Automakers have been discussing ideas regarding modular architectures that can be used for multiple models for some time now. It could save considerable money and time when it comes to producing vehicles. We first saw General Motors toy with the idea of a complete chassis with swappable bodies in the early 2000s with its Autonomy and Hy-Wire concept cars, and a recent patent filing from Ford aims to take the concept of modularity to a new level.
Ford Modular Chassis Patent: Details
According to Motor Authority, the application was published by the United States Patent and Trademark Office (USPTO) on January 2, with the original filing stretching back to April 28, 2021. The patent describes building electric vehicles like a life-size model kit, which is a neat idea. Assembly starts with a subframe made around the vehicle’s battery pack, with adjustable side rails and cross members to accommodate different models and their dimensions. Following that, front and rear subframes with motors, suspension components, and wheels could be bolted to the ends of the assembly.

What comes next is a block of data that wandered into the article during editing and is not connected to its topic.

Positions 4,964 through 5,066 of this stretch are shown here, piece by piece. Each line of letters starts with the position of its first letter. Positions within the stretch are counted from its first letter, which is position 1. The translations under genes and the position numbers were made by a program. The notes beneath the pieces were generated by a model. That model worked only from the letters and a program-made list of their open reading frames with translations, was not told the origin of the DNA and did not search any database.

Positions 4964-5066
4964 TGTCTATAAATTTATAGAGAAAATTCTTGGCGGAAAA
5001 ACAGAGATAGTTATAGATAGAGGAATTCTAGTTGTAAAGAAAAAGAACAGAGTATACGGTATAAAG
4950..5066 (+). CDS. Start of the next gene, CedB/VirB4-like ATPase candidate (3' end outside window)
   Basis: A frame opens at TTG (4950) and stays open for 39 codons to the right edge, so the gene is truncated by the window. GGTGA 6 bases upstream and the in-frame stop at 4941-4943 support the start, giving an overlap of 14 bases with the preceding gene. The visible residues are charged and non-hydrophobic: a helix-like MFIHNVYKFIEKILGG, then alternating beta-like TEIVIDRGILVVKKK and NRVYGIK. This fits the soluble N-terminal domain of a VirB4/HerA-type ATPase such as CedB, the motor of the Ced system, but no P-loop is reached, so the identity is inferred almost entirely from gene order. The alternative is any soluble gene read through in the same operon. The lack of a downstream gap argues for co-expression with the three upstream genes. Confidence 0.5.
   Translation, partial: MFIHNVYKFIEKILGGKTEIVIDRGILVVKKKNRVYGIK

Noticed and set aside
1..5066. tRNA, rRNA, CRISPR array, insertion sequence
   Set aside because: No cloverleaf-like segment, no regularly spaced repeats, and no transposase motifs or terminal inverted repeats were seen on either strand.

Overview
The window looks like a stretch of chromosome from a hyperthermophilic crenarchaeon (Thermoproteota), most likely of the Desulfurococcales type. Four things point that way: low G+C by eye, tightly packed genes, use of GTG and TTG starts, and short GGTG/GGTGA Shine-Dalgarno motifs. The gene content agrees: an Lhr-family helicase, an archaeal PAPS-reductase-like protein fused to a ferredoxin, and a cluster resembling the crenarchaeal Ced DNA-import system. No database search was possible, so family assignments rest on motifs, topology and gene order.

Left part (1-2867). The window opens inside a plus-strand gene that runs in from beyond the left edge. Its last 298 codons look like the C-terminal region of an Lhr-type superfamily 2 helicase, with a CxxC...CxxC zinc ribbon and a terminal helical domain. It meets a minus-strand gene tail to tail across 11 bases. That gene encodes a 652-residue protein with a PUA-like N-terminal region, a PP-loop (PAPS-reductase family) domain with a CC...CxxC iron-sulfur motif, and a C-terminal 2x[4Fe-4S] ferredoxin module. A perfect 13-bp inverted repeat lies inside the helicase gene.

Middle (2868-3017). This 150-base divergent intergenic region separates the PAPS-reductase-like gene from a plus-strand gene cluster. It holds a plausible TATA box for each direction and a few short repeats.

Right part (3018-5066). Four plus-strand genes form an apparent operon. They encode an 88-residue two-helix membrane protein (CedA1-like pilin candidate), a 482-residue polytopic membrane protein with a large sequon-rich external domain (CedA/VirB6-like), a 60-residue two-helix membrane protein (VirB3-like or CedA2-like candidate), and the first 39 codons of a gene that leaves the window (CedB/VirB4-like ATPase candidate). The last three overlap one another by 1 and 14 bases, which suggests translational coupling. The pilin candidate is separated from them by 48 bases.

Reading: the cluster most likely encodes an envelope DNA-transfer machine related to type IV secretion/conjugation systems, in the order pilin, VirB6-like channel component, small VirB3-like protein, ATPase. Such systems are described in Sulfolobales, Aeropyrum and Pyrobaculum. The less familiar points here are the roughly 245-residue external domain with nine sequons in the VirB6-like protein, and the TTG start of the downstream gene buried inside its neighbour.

After, the vehicle’s body would be bolted to the rolling chassis. For the patent, Ford uses an F-Series Super Duty as an example for the application, though the method could be applied to any number of different vehicle types. The Blue Oval suggests that wheel and suspension assemblies could be converter to raise ground clearance for pickup trucks and SUVs or lowered for sports cars. The Automaker also mentioned “performance packages” with different motors, which could be easily swapped out thanks to the system’s universal mounting hardware.
The concept itself is neat, but as with most patents filed and published by automakers, there’s no guarantee it will ever become a reality. If Ford switched to this modular chassis design, it would have to undergo significant renovations to its assembly plants, change suppliers, and ensure that the chassis could pass crash testing. That said, the concept is undoubtedly cool.